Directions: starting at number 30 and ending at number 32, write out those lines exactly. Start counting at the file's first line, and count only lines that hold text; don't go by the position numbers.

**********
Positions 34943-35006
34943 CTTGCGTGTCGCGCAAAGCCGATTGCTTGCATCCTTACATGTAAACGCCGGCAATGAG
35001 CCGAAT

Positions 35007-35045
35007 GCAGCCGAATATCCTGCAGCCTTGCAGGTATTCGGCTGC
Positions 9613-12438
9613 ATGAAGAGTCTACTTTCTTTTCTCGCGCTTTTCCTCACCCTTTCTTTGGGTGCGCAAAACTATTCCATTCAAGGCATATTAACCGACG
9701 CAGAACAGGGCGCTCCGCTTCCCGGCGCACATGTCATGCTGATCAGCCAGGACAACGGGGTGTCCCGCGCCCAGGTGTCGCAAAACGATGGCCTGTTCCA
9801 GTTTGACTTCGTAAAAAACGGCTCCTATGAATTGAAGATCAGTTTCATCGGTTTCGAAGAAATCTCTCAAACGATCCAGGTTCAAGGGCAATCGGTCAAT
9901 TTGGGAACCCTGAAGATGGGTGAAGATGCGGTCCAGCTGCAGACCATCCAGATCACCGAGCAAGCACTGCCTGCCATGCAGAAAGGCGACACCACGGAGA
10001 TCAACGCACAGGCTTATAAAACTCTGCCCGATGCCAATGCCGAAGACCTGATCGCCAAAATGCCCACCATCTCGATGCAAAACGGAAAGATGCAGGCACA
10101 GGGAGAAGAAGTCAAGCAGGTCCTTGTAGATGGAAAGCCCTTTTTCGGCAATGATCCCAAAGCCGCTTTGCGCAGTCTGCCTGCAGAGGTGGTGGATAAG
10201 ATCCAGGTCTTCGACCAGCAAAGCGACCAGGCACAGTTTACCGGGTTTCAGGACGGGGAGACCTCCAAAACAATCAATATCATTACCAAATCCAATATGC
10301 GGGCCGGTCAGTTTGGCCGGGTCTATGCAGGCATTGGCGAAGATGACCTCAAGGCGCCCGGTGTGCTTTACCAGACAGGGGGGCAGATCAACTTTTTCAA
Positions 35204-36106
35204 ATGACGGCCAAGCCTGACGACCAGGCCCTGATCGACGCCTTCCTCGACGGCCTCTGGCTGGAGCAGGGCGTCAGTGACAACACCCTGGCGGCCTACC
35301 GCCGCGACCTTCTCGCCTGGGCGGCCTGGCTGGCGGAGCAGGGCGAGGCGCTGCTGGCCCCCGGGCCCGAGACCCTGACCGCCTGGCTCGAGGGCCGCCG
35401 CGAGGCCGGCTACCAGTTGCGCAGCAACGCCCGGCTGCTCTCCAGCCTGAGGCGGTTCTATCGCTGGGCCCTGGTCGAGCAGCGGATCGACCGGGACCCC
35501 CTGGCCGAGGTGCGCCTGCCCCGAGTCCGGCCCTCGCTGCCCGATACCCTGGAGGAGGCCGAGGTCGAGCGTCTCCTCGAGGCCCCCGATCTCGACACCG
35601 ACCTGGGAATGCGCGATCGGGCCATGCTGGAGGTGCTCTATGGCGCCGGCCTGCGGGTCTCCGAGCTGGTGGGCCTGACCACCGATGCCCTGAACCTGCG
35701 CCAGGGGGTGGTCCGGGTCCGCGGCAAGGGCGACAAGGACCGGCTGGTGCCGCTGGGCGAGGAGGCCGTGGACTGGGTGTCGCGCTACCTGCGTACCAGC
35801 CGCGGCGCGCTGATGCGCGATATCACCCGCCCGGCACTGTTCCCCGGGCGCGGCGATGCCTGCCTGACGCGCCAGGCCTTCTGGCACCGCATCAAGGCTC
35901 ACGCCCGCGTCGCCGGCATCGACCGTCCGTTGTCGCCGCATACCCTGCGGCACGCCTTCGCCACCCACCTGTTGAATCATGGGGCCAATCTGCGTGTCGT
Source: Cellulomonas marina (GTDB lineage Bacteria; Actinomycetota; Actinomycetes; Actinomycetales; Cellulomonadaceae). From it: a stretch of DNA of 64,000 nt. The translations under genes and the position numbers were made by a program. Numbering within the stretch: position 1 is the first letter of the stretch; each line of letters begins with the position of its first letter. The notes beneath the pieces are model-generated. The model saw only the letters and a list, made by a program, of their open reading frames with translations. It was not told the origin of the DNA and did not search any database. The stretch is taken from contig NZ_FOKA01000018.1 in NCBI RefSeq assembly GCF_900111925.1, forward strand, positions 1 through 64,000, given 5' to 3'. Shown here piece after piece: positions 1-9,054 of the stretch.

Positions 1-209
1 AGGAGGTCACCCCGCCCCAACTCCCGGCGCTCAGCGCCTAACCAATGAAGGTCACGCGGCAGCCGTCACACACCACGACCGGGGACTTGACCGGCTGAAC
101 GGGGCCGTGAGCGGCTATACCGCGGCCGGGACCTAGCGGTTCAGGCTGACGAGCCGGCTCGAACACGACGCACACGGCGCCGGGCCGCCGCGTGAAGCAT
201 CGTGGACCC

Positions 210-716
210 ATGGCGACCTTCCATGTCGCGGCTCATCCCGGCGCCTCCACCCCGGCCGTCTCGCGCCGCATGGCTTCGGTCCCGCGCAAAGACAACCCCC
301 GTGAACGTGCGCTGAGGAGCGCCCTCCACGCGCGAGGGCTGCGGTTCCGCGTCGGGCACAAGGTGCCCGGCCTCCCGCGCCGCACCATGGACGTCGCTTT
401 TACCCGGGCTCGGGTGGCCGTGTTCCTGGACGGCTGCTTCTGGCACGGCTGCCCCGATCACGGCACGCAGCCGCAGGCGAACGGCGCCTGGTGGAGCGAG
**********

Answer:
210 ATGGCGACCTTCCATGTCGCGGCTCATCCCGGCGCCTCCACCCCGGCCGTCTCGCGCCGCATGGCTTCGGTCCCGCGCAAAGACAACCCCC
301 GTGAACGTGCGCTGAGGAGCGCCCTCCACGCGCGAGGGCTGCGGTTCCGCGTCGGGCACAAGGTGCCCGGCCTCCCGCGCCGCACCATGGACGTCGCTTT
401 TACCCGGGCTCGGGTGGCCGTGTTCCTGGACGGCTGCTTCTGGCACGGCTGCCCCGATCACGGCACGCAGCCGCAGGCGAACGGCGCCTGGTGGAGCGAG